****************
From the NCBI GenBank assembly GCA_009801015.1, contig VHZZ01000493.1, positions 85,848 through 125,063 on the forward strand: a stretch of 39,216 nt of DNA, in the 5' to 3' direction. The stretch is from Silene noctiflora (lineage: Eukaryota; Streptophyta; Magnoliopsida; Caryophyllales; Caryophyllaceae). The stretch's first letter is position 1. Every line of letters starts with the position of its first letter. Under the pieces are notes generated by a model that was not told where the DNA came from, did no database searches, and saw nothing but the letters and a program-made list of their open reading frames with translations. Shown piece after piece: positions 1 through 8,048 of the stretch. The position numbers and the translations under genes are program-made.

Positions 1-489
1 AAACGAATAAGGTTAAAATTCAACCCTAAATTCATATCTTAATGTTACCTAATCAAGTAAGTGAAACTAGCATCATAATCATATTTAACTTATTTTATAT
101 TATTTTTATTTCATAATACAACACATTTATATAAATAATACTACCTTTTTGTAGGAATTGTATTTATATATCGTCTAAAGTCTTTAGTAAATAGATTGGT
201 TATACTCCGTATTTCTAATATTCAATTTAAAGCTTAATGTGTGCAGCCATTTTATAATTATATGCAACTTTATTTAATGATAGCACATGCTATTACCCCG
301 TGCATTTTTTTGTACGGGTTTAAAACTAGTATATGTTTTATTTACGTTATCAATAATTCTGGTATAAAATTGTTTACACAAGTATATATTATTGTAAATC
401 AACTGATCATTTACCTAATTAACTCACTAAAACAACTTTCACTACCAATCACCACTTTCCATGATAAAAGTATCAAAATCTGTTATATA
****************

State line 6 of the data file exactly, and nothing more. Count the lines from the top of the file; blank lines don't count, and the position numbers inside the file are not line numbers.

301 TGCATTTTTTTGTACGGGTTTAAAACTAGTATATGTTTTATTTACGTTATCAATAATTCTGGTATAAAATTGTTTACACAAGTATATATTATTGTAAATC